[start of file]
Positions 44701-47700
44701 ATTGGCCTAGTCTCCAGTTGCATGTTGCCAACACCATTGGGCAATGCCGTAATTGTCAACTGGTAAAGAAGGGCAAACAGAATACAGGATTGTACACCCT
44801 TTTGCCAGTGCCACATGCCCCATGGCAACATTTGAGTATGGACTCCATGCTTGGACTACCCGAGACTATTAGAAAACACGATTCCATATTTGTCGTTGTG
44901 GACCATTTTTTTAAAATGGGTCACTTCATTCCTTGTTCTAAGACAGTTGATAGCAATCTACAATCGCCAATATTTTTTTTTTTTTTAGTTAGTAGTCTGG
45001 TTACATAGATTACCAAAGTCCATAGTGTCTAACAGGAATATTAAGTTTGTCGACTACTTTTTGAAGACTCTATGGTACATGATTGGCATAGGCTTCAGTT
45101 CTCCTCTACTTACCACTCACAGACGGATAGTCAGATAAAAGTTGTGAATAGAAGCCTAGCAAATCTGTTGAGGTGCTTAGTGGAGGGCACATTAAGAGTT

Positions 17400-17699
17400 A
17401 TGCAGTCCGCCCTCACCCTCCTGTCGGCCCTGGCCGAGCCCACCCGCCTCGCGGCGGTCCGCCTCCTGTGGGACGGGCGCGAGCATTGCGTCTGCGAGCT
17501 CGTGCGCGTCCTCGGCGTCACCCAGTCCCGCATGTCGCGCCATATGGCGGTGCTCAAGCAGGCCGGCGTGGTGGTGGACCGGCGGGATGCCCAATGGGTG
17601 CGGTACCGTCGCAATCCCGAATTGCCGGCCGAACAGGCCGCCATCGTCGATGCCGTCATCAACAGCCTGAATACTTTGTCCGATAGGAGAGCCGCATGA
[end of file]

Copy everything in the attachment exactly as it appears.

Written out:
Positions 44701-47700
44701 ATTGGCCTAGTCTCCAGTTGCATGTTGCCAACACCATTGGGCAATGCCGTAATTGTCAACTGGTAAAGAAGGGCAAACAGAATACAGGATTGTACACCCT
44801 TTTGCCAGTGCCACATGCCCCATGGCAACATTTGAGTATGGACTCCATGCTTGGACTACCCGAGACTATTAGAAAACACGATTCCATATTTGTCGTTGTG
44901 GACCATTTTTTTAAAATGGGTCACTTCATTCCTTGTTCTAAGACAGTTGATAGCAATCTACAATCGCCAATATTTTTTTTTTTTTTAGTTAGTAGTCTGG
45001 TTACATAGATTACCAAAGTCCATAGTGTCTAACAGGAATATTAAGTTTGTCGACTACTTTTTGAAGACTCTATGGTACATGATTGGCATAGGCTTCAGTT
45101 CTCCTCTACTTACCACTCACAGACGGATAGTCAGATAAAAGTTGTGAATAGAAGCCTAGCAAATCTGTTGAGGTGCTTAGTGGAGGGCACATTAAGAGTT

Positions 17400-17699
17400 A
17401 TGCAGTCCGCCCTCACCCTCCTGTCGGCCCTGGCCGAGCCCACCCGCCTCGCGGCGGTCCGCCTCCTGTGGGACGGGCGCGAGCATTGCGTCTGCGAGCT
17501 CGTGCGCGTCCTCGGCGTCACCCAGTCCCGCATGTCGCGCCATATGGCGGTGCTCAAGCAGGCCGGCGTGGTGGTGGACCGGCGGGATGCCCAATGGGTG
17601 CGGTACCGTCGCAATCCCGAATTGCCGGCCGAACAGGCCGCCATCGTCGATGCCGTCATCAACAGCCTGAATACTTTGTCCGATAGGAGAGCCGCATGA